Super Specialty Cancer Institute (SSCI) to be inaugurated in Lucknow today

Super Specialty Cancer Institute (SSCI) to be inaugurated in Lucknow today

The institute will follow the DMG format.

The Chief Minister of Uttar Pradesh is all set to launch the OPD service at the Super Specialty Cancer Institute (SSCI) today, in Lucknow. The SSCI will be tagged as the biggest cancer centre in the country, once it gets operational. This institute is equipped with 1,250 beds and it will be bigger than the National Cancer Institute of Jhajjar (Haryana), which has the capacity of 700 beds. SSCI will be twice the size of the Tata Memorial Institute of Mumbai, which has about 650 beds and will be four times larger than Delhi's Rajiv Gandhi Cancer Institute. The Chief Minister will inaugurate the SSCI's main OPD block in a virtual ceremony, in the presence of the Union Defence Minister.

UP accounted for 44% of India's cancer burden

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The out-patient services like day care, radiation oncology and surgical oncology will commence at the SSCI and after this, 750 beds would be made functional in the first phase and 500 in the second. The Additional Chief Secretary, Medical Education, mentioned in a statement, "Besides being a benchmark in patient care by providing state-of-the-art and affordable services, SSCI will serve as the apex state cancer institute for capacity building. It will also start a population-based cancer registry for the state capital."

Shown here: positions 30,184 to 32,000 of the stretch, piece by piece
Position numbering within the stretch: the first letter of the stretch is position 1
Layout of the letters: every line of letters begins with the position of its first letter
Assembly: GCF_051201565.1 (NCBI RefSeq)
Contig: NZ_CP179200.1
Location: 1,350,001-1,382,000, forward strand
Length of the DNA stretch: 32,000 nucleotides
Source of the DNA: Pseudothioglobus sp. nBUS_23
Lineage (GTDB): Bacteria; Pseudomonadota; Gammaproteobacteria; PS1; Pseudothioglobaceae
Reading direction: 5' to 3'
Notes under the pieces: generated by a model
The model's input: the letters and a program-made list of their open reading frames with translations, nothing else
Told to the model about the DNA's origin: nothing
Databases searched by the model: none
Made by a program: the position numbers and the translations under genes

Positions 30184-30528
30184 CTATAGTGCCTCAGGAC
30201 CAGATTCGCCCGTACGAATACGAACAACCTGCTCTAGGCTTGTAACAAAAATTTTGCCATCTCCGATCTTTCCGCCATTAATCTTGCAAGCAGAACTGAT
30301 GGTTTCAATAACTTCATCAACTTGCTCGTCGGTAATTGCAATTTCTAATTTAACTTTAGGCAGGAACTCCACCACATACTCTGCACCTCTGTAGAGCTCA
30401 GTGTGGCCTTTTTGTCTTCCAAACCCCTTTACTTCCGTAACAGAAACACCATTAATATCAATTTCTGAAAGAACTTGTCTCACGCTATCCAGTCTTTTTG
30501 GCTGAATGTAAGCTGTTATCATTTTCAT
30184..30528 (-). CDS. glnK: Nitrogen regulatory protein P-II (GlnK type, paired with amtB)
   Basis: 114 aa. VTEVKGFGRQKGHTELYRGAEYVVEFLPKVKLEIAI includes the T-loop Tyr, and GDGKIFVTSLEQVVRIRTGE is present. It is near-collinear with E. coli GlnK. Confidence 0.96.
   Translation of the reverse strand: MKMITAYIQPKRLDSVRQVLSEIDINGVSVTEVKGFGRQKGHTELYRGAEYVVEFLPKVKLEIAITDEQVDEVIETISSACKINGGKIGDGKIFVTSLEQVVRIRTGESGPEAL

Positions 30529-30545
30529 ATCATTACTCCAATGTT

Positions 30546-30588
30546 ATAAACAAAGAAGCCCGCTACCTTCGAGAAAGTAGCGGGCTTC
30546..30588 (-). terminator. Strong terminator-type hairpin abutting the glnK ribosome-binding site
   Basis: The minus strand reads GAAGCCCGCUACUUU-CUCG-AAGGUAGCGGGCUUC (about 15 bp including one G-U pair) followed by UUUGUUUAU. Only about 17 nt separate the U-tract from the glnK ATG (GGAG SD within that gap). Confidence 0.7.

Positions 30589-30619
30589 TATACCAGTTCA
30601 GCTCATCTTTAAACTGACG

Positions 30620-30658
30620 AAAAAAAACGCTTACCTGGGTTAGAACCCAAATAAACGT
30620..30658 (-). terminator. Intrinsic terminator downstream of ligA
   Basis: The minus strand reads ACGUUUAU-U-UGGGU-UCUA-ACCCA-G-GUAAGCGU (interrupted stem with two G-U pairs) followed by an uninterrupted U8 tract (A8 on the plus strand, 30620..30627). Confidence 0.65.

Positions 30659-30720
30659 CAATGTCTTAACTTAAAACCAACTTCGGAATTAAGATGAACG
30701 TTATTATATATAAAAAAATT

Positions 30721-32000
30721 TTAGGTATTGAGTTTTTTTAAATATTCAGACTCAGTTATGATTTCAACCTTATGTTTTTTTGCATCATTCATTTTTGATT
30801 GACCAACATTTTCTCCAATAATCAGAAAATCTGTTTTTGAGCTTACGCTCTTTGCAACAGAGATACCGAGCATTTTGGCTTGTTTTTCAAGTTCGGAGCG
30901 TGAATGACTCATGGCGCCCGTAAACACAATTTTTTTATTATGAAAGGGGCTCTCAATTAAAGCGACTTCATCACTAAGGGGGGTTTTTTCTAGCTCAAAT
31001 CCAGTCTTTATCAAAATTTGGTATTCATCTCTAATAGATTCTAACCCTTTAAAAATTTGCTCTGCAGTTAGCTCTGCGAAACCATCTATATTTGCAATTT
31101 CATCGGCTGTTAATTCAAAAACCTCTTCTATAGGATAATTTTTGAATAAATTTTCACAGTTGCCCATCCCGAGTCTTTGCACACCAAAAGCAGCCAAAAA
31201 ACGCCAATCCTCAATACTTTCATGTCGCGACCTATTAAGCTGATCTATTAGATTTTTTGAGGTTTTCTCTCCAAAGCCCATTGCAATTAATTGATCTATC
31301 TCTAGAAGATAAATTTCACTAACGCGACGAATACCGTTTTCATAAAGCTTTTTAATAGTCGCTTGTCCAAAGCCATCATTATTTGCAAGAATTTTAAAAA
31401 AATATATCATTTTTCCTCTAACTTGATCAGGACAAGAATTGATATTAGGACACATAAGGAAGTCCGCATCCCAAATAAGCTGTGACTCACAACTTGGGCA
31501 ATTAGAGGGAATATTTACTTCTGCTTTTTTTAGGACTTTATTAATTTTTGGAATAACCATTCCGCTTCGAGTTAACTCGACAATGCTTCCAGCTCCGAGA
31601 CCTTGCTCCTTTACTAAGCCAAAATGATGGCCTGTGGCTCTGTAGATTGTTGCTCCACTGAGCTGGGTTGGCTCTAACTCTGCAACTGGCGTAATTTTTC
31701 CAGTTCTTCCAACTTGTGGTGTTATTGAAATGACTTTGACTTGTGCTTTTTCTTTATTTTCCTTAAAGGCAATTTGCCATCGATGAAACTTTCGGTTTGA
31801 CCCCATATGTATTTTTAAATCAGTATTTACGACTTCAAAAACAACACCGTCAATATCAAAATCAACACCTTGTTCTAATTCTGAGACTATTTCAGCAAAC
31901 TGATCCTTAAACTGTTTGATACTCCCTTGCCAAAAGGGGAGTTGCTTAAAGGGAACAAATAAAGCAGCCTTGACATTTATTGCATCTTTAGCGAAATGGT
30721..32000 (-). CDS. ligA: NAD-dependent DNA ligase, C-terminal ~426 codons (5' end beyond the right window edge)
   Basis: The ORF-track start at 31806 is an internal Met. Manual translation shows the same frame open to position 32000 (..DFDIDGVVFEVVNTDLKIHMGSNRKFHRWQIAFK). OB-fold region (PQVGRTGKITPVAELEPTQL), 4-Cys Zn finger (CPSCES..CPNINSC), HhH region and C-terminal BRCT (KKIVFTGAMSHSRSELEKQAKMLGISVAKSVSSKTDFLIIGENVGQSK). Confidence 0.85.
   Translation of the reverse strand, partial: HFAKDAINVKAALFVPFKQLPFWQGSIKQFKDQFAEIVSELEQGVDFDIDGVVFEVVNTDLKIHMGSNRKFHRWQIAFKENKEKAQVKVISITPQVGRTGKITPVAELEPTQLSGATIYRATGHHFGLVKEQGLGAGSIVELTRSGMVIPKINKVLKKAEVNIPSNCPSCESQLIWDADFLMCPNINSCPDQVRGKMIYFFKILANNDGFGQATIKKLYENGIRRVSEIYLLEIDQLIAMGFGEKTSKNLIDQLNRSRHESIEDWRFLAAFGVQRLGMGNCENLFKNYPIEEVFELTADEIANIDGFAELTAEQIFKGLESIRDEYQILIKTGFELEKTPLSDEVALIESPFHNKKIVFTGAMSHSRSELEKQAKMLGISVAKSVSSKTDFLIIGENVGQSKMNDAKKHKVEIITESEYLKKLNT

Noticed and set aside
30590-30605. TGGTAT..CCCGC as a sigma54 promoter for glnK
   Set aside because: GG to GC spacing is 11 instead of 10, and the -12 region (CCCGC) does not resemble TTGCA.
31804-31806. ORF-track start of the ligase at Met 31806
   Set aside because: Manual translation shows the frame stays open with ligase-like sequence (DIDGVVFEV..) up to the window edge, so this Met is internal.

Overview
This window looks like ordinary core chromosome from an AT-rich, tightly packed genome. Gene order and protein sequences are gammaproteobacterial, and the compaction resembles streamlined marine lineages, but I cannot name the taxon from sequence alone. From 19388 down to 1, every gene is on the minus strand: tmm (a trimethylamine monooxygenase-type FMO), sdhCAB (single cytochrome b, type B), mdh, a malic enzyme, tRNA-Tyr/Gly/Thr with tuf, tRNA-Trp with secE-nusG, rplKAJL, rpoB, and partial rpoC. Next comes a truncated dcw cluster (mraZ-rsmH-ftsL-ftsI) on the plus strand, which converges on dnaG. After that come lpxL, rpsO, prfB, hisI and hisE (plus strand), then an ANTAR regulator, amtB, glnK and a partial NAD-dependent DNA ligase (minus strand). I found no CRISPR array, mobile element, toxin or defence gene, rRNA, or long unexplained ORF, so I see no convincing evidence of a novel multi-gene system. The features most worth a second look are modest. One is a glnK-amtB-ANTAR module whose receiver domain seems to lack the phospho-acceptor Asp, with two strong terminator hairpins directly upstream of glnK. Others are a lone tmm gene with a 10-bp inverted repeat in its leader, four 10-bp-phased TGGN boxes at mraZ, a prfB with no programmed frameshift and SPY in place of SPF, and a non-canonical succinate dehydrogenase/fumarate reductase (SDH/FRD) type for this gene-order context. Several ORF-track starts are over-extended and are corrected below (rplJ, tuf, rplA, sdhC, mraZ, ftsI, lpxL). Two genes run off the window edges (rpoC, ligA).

The institute will follow the DMG format. Pertaining to this mode, specialists of all disciplines, will sit in a room along with the patients sitting opposite to them, as is witnessed in high profile interviews. The experts will listen to the medical issues of the patients and finalize the treatment procedure. The Chief Minister state that he wants the facility to become functional at the earliest to save scores of poor people in the state from selling their assets to afford cancer treatment in big cities. The facility will not only benefit people in Uttar Pradesh but also those from Bihar and Madhya Pradesh.

One in three patients, reporting at the Indian Council of Medical Research's national cancer registry, is from these three states. The numbers suggest that Uttar Pradesh desperately needed a state-of-the-art facility with all services under one roof and hence, SCCI has been instituted.

In 2016, Uttar Pradesh observed 6.7 lakh of the 39 lakh cancer cases reported in the country. As per a 2017 report on cancer, the state was among the worst-affected ones. Uttar Pradesh stood prominently among all the other states, accounting for 44% of India's cancer burden. The others were north-eastern states, Rajasthan, West Bengal, Haryana, Assam, Gujarat, Kerala, Karnataka and Madhya Pradesh.

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